The modest cocktail of gin and lime cordial ($28) is given a Singaporean twist and an added punch. Cloudy with a tinge of green, the Gimlet is an intoxicating mix of Perry's Tot Navy Strength Gin, and lime juice sweetened with agave and perfumed with kaffir leaves. Delicious.
Here’s a riff on the classic: The Other Room tailors its own in-house tonic to match the Martin Miller’s gin used, and infuses it with pink peppercorn, cucumber, lemon, grapefruit and cardamom before smoking the cocktail. The result? A dry, smoky and wonderfully crisp beverage ($23) that, thanks to the spices and herbs, dances on the palate.
Start the night with Eguchi’s take on the classic Gibson martini, made with gin and vermouth then garnished with an onion ($23). He uses two kinds of gin – Hendrick’s and Monkey 47 – and Dolin Vermouth de Chambéry to give a botanical complexity to the simple cocktail. Each comes with a piquant and briny trio of pickled pearl onion, pickled cabbage and smoked quail egg to munch on between sips.
This is the frozen daiquiri in its freshest reincarnation yet. Named after the late rapper Phife Dawg, the Five Foot Assassin ($22) adds to the tropical rum slushie a fun swirl of coconut pandan cream, a hint of nutmeg, and tapioca balls and soaked in Angostura bitters.
Once illegal in the US, moonshine is a high-proof spirit distilled from corn mash. It has since shed its bad rep and is now sold commercially by distilleries such as Batch 206, where D’Cruz gets her bottles of Seven Star Moonshine from. She infuses it with dehydrated raspberries for a fruity aroma then mixes it with Milo to create what regulars call ‘alcoholic Milo peng’ ($20).
Try it at Horse's Mouth
Its main ingredient is yuzu sake, accentuated by peppermint and a Sauvignon Blanc syrup. Pavan liqueur, made from Muscat grapes and orange blossoms, gives the cocktail ($26) its sangriaesque notes, while a splash of gin ensures it’s more potent than your average summertime thirst quencher.
The solera (Spanish for ‘on the ground’) technique of ageing liquids originated from the Iberian Peninsula and refers to the process of continuously blending different ages of wines or spirits in a barrel. Manhattan treats its Negroni the same way, achieving a richer cocktail ($25) with a heightened bitterness.
Inspired by a dessert from chef Andrew Mconells at Melbourne’s Supernormal restaurant, the Apple Miso ($25) distils the flavours of fermented red apples and red miso in a tedious four-part recipe. Ingredients are cooked sous vide, mixtures strained using a fine muslin cloth, then whisked and boiled. Savoury with intense umami notes, the tipple is also served with a sesame caramel crisp that you should skip – its bitterness overpowers the cocktail.
It’s off the menu, but Spiffy Dapper does a mean Old Fashioned ($24). The cocktail is as balanced as it should be: it’s neither too tall nor too short, is only lightly perfumed with citrus, and the slight sweetness doesn’t overwhelm the bitters – or viceversa. Just pick your spirit (we went for a fairly common Kentucky bourbon) and let the bartender do the rest.
With over 100 labels of gin sitting slick behind the counter, Cin Cin lets you have a martini your way. Let the bartender know your choice of gin and if you prefer a sweet, medium or dry vermouth. The signature Cin Cin Martini ($20) stars a Togarashi-infused Lillet Blanc, which adds a subtle note of heat to the drink.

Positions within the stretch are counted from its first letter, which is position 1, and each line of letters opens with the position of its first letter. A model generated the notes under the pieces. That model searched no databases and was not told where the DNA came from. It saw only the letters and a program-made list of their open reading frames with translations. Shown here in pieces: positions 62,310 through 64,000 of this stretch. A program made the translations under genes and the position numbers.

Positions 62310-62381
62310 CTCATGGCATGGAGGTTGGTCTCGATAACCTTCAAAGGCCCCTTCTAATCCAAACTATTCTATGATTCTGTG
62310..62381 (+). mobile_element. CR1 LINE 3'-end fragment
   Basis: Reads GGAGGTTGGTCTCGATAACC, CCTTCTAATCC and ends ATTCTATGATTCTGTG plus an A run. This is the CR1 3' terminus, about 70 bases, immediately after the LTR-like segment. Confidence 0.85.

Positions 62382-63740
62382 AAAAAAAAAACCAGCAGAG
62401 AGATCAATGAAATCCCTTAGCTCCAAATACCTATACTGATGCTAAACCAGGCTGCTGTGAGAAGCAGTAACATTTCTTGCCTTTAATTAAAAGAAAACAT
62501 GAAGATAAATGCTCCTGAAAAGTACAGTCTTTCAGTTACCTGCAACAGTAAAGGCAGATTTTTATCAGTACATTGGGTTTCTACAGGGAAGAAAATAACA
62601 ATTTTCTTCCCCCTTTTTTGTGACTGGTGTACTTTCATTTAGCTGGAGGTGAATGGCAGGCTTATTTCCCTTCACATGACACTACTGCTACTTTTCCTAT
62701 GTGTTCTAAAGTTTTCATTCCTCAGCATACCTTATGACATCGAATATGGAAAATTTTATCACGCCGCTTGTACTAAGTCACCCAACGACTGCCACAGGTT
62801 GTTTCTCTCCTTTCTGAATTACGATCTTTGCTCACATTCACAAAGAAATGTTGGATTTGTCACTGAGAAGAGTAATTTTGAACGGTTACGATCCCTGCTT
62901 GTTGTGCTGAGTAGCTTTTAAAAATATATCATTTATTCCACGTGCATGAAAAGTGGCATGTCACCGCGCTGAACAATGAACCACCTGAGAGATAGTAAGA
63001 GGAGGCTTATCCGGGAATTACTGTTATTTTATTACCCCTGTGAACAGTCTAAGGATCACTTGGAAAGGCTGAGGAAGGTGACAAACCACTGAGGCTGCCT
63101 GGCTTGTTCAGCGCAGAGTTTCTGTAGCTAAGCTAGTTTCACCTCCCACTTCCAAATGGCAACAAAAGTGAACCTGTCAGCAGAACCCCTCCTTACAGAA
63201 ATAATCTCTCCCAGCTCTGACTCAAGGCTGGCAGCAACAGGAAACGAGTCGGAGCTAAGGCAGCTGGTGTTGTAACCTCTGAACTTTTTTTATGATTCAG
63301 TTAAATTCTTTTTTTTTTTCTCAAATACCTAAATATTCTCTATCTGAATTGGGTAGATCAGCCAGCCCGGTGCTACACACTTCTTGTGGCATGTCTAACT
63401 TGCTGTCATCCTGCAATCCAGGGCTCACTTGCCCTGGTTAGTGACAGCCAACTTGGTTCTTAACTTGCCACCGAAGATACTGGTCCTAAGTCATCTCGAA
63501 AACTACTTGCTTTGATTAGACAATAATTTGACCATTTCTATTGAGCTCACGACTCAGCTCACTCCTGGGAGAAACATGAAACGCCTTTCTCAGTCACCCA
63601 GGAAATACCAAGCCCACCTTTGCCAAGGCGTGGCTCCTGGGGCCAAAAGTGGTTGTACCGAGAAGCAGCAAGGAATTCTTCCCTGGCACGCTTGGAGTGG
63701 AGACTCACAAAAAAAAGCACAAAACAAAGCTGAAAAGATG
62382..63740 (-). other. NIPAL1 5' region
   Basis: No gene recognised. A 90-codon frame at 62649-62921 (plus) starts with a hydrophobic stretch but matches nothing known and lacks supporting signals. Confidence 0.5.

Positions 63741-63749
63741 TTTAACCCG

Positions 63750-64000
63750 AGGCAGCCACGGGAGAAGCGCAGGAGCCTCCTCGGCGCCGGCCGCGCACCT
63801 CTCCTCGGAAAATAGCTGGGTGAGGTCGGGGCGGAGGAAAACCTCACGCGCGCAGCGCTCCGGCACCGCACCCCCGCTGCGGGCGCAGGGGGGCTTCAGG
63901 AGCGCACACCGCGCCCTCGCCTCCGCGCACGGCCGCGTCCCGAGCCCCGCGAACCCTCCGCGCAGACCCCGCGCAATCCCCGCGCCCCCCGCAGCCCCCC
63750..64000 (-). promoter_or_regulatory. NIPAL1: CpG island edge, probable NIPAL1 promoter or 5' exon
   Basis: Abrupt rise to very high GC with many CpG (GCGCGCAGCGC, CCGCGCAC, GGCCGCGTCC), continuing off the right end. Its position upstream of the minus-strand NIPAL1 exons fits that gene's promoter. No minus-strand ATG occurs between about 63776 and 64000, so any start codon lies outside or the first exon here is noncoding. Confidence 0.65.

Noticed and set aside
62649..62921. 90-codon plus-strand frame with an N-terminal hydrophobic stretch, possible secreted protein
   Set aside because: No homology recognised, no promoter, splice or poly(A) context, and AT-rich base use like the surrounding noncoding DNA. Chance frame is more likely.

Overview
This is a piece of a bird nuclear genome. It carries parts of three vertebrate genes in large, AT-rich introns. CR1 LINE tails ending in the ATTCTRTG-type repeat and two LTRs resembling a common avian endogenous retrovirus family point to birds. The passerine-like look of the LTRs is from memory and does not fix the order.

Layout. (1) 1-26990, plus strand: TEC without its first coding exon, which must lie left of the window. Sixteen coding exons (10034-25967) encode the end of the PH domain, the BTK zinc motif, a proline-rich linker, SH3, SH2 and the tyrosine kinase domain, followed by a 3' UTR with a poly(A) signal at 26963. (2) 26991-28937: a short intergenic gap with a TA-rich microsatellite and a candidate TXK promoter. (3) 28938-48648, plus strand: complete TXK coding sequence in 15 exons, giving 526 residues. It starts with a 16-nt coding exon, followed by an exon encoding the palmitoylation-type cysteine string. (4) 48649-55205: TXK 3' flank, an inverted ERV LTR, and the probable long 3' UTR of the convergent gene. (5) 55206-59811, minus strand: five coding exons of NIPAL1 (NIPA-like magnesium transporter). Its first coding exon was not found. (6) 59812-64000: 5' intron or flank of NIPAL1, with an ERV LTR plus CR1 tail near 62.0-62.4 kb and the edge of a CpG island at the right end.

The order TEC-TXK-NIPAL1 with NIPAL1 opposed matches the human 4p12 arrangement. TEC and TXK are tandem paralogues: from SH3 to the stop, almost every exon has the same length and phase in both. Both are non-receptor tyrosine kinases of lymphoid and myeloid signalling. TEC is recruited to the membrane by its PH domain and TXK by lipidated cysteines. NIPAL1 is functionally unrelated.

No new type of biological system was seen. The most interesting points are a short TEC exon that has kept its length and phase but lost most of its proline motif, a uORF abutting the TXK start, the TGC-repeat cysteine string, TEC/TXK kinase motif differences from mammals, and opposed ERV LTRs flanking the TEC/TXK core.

The Caribbean-inspired Bago’s Marie-Galante Mojito ($22) is a less carbonated version of the classic, made with elderflower soda water. The drink is wellbalanced: bitter grapefruit juice combines well with tart lemon juice, while the zing of fresh mint leaves a sweet aftertaste.
A classic with a twist. In addition to the trinity of main ingredients, its El Floridita Daiquiri ($20) sees the addition of maraschino liqueur, which lends a subtle bitter note to the drink. Served with crushed ice and a wedge of lime, the cocktail is perfect for chilling by the River.
Take your time with Shin Gi Tai’s Negroni ($25) – a silky concoction over which sits a block of clear ice – or you’ll find yourself in a too-sweet spot, since it’s heavy on the vermouth. Still, it’s a clean drink perfumed by citrus and makes for a refreshing palate opener.
One of the best places for classic cocktails is Jigger and Pony. Put together by Diageo World Class 2016 winner Boo Jing Heng, the bar’s menu is split between classic, vintage and signature cocktails, each priced at $22. Its Singapore Sling is made with pineapple juice squeezed on-site (instead of from the carton) so it’s less sickly sweet compared to other variations.
We’re on Team Peru (sorry, Chile) with this one: Vasco’s delicately balanced pisco sour ($20) is the consummate Peruvian classic, finished with a egg white cap that’s foamy, creamy and fragrant with notes of citrus. Or try the full-bodied Santiago Sour ($22), which incorporates Chilean pisco with vino, Chuncho bitters, lemon and egg white.
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As the day dims, it's time to let loose and have a drink or two. From speakeasy joints to secret cocktail dens to bespoke bars, we've put together a list of the best cocktail bars to seek out around town.
Whether you sip, quaff or chug, we're introducing the best watering holes for a boozy night out. From bars that offer quality vino to pubs hidden behind unmarked doors to microbreweries, here are the city's best bars to seek out.